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President Donald Trump speaks to reporters on the South Lawn of the White House in Washington on June 26, 2019.  (AP Photo/Evan Vucci)

Tom Cronin and Bob Loevy

Tom Cronin and Bob Loevy

Please raise your hand if you have finished reading The Mueller Report. Okay, that’s what we figured.

It is one the most talked about and least read government investigation reports in memory.

It is much talked about because President Donald Trump relentlessly attacked it before it was issued. He questioned its legitimacy, called it a “witch hunt,” and tried in vain to terminate it at every stage.

Once the report came out in April, Trump prematurely gloated that it had vindicated him. “No collusion, no obstruction” he said. He called it “great,” “a beautiful report,” and told everyone it had been a huge waste of taxpayers’ money.

The report’s findings, however, were devastating in their portrayal of Trump’s character and of Russian government meddling in the 2016 presidential election. After a while Trump realized the negative image the Mueller Report created of him. He then began calling the report a “total hit job” and full of crazy and fabricated descriptions of actions he and his associates had engaged in.

It is a little read report for several reasons. The Washington Post edition is 448 pages long with almost 300 additional pages of appendices. Eleven percent of it is redacted (blacked out). There are over 900 redacted sentences or paragraphs, including a few pages that are entirely blacked out. It is hard to read a report about a U.S. president with so much material withheld from the public for security reasons. Plus there are some 1,100 footnotes, considerable dense legal language, and countless repetition.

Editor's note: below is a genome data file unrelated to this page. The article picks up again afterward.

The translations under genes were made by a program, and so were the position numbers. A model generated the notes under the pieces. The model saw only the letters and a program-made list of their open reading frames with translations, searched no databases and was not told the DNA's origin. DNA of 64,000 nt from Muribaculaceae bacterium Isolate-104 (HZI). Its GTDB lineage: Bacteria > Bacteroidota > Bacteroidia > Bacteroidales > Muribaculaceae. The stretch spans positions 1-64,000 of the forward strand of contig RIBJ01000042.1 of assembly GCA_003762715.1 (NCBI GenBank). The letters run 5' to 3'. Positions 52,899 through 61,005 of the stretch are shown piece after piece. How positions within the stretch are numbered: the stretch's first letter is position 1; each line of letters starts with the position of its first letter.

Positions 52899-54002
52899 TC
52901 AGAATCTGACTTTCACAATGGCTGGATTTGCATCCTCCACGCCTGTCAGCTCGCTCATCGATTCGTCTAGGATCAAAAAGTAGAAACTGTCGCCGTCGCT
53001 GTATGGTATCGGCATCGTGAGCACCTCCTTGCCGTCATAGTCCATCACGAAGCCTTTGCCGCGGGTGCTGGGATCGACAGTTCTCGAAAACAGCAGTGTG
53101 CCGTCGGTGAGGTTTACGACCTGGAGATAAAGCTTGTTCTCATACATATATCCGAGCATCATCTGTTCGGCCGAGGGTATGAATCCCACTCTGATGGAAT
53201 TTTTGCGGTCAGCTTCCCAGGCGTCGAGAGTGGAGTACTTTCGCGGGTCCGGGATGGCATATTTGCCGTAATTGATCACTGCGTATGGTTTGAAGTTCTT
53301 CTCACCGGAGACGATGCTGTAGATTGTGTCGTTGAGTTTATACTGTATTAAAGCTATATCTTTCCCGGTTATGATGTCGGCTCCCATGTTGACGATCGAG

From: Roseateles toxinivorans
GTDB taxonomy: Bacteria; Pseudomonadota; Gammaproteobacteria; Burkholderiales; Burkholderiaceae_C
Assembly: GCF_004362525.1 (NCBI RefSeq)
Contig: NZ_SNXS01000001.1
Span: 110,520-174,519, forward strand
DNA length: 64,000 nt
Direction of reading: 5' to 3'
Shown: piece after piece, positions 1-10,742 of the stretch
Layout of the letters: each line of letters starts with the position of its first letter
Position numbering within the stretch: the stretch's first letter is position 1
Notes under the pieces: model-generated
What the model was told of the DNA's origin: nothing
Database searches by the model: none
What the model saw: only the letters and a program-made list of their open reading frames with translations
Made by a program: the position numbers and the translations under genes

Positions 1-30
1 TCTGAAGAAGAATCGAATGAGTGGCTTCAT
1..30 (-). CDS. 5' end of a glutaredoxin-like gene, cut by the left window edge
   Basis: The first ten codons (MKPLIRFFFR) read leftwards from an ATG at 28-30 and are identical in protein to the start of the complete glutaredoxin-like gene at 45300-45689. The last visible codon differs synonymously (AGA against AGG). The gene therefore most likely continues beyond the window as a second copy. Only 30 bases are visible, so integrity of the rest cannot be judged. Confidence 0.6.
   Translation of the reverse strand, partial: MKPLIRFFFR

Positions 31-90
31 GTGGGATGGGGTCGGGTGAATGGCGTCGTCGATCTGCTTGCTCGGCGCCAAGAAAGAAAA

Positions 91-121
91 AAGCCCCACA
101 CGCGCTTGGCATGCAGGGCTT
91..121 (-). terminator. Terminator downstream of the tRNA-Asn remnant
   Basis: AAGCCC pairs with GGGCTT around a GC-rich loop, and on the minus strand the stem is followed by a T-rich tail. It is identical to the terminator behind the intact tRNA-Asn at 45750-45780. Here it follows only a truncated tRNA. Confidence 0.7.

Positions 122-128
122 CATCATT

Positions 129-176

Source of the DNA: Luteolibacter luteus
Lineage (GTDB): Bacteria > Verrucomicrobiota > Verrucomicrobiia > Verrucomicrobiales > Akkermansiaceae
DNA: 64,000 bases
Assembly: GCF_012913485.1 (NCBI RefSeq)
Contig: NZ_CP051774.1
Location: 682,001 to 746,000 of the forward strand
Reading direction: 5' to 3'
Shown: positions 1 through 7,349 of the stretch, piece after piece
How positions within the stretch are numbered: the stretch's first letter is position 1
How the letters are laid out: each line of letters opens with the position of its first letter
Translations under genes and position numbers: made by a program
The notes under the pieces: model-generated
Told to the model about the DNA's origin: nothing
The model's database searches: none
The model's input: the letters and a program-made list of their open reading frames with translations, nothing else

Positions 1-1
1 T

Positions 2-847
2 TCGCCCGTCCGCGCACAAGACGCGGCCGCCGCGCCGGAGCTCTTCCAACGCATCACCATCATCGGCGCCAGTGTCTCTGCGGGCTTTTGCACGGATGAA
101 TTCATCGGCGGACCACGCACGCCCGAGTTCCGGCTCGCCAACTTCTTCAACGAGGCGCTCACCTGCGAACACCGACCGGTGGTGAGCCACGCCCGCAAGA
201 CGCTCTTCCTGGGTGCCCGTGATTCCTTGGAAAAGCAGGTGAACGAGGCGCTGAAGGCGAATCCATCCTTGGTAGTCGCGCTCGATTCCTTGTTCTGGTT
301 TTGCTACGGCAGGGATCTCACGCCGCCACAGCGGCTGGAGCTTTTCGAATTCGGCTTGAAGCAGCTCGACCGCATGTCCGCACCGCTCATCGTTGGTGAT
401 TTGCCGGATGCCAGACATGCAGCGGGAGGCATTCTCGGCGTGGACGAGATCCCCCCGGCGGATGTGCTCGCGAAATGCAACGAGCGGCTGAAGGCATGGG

The writing here poses no threat to the delightful storytelling found in John Grisham novels. Yet even Grisham would be challenged to portray Campaign Manager Paul Manafort and Trump Organization Executive Vice President Michael Cohen as believable characters.

The Mueller Report is really two different narratives. The first shares the finding that despite well-documented Russia meddling in our 2016 elections and an uncommonly high (over 100!) instances of Trump campaign associates interacting with Russians — this investigation could not substantiate any coordinated criminal conspiracy of election rigging.

The second volume focused on whether the president obstructed the judicial process when he fired the FBI director and tried in a variety of ways to shut down or limit the investigation of the special counsel. On this matter, Mueller shared the complexifying conclusion that “while this report does not conclude that the President committed a crime it also does not exonerate him.” Got that?

The Mueller Report details how Russian government associates meddled in the 2016 U.S. presidential election with the intent of helping to elect Donald Trump. It describes, as noted, the strangely coincidental one hundred or so contacts between Russians and Trump advisers. Paul Manafort appears to have been in the pocket of Russian oligarchs. Michael Cohen, despite lies to the contrary, was busily working throughout the campaign on negotiating the building of a huge Trump Hotel complex in Moscow. Other Trump associates seemed to be working to reassure Russians that Trump would be much more pro-Russian than his opponent Hillary Clinton – and Russian leader Vladimir Putin acted as if that was the case.